Ask the Experts

Dear Organizing Coach: My Spouse Is a Pack Rat. How am I Supposed to Declutter?

Fact: mess causes stress. But it doesn’t have to ruin your marriage – even if your spouse saves everything and you don’t know where to begin the purge. Our organization coach offers five steps for turning around a disorganized home.

Q: “My house needs a major reorganization and cleaning. My husband has attention deficit disorder (ADHD or ADD) and is sentimentally attached to everything. He won’t let even the most minor possessions go in the spirit of decluttering. My home feels like a dumping ground, and it is starting to cause problems in my marriage. The mess is triggering situational depression and anxiety. I have never-ending lists of things to scrub and purge, but when my ADHD son and I try to start, we feel so overwhelmed that we walk away. Help! Where do we begin??” — Overwhelmed

Hi Overwhelmed:

Your question is quite common, and it’s one of the reasons why I work with the whole family to make sure everyone is properly supported when everyone is living with ADHD.

Think of your children and husband as your problem-solving partners. Sit down with them — and a list of the areas you want to tackle. Then, simply ask what they think would work best in these situations. In other words, the whole dynamic in your home may shift as you begin to collaborate as a family unit, instead of delegating orders.

Try implementing clutter-free zones. Perhaps loose papers and tchotchkes are forbidden in communal spaces like the living room and bedroom. But, your husband has free rein to stack and pile in a section of the basement or a home office.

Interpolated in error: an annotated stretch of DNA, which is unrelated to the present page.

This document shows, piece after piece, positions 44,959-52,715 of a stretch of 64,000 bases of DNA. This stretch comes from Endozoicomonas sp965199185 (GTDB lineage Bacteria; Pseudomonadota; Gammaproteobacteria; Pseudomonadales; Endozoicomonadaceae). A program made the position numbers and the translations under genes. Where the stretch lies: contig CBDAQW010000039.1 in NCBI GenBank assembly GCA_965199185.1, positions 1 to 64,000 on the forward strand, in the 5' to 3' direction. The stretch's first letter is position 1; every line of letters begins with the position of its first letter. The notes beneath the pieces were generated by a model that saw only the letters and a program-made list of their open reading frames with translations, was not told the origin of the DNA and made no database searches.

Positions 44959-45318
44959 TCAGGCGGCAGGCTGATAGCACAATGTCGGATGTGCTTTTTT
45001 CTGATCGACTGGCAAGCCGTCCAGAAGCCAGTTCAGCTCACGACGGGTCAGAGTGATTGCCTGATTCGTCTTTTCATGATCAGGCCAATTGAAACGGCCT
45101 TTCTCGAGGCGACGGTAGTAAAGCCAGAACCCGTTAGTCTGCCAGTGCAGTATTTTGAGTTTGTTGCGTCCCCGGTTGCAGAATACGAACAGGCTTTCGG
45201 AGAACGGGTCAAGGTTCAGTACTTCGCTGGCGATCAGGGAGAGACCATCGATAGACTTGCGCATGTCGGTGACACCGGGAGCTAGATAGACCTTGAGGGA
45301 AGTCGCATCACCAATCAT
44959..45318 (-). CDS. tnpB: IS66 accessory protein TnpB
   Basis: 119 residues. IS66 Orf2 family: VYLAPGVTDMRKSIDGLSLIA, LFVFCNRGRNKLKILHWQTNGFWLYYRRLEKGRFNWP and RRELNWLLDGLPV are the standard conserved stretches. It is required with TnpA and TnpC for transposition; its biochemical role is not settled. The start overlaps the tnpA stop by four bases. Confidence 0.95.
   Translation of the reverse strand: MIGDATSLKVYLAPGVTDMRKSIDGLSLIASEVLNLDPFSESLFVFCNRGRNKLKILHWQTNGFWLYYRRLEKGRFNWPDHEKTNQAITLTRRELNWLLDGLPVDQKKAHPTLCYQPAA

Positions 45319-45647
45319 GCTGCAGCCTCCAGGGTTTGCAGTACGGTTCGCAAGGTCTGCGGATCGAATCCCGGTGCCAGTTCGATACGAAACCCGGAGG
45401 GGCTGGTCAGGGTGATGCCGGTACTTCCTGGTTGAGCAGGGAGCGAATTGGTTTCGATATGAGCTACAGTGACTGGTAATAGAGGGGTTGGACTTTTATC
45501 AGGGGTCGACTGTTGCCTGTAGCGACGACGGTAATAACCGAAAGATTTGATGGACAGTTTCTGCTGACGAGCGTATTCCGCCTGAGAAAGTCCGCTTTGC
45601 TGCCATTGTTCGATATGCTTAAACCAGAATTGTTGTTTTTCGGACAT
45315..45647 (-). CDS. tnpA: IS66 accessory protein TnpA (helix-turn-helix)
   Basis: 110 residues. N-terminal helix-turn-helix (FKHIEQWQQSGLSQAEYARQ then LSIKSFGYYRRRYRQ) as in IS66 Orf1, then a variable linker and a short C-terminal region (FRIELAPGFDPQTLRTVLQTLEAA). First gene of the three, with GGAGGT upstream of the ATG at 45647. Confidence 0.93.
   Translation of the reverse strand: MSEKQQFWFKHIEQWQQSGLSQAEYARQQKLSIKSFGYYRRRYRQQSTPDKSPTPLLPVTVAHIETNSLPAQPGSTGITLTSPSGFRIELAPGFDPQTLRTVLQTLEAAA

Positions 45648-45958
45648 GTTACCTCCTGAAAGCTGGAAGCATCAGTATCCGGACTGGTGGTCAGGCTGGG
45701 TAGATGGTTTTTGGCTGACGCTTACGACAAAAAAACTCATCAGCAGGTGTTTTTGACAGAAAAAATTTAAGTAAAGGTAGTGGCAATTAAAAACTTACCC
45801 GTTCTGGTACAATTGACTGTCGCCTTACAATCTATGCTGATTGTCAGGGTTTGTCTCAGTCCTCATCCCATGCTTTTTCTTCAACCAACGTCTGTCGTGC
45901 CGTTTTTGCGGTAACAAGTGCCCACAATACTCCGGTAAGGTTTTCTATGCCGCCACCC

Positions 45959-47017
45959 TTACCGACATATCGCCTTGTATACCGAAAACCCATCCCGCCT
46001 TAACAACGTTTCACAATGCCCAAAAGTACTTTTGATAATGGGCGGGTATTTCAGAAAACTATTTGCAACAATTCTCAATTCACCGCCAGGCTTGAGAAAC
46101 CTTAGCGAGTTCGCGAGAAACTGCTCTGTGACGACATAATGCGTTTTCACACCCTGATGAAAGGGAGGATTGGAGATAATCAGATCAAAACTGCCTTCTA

Pair up to pare down. Grab your son AND your husband, then tackle work together. Sometimes “body doubling” (being in an environment where others are doing what you’re doing) helps us to initiate and stay on the task of decluttering sentimental items. Plus, hard work goes faster when we do it with someone else.

[The Ultimate Room-by-Room Organization Guide]

Create specific daily intentions. To get started, set to-dos for each day. “Thursday night I’m going to tackle the bedroom closet.” “Saturday morning I’m going to work on the files in the home office.” In other words, break down your decluttering tasks into manageable parts so you feel more in control.

Try the “black tablecloth” method of organizing. Yes, it’s a thing. And it’s one of my favorite tricks to help my clients feel less flabbergasted by a truly messy space that begs the question, “Where do I even begin?!” Drape black tablecloths over the areas of your home where you’re decluttering and organizing. Only expose a small amount at a time so you stay focused, on track, and most importantly, less overwhelmed. In this instance, out of sight will help you NOT be out of your mind!

Good Luck!

Organization guru Leslie Josel, of Order Out of Chaos, will answer questions from ADDitude readers about everything from paper clutter to disaster-zone bedrooms and from mastering to-do lists to arriving on time every time.

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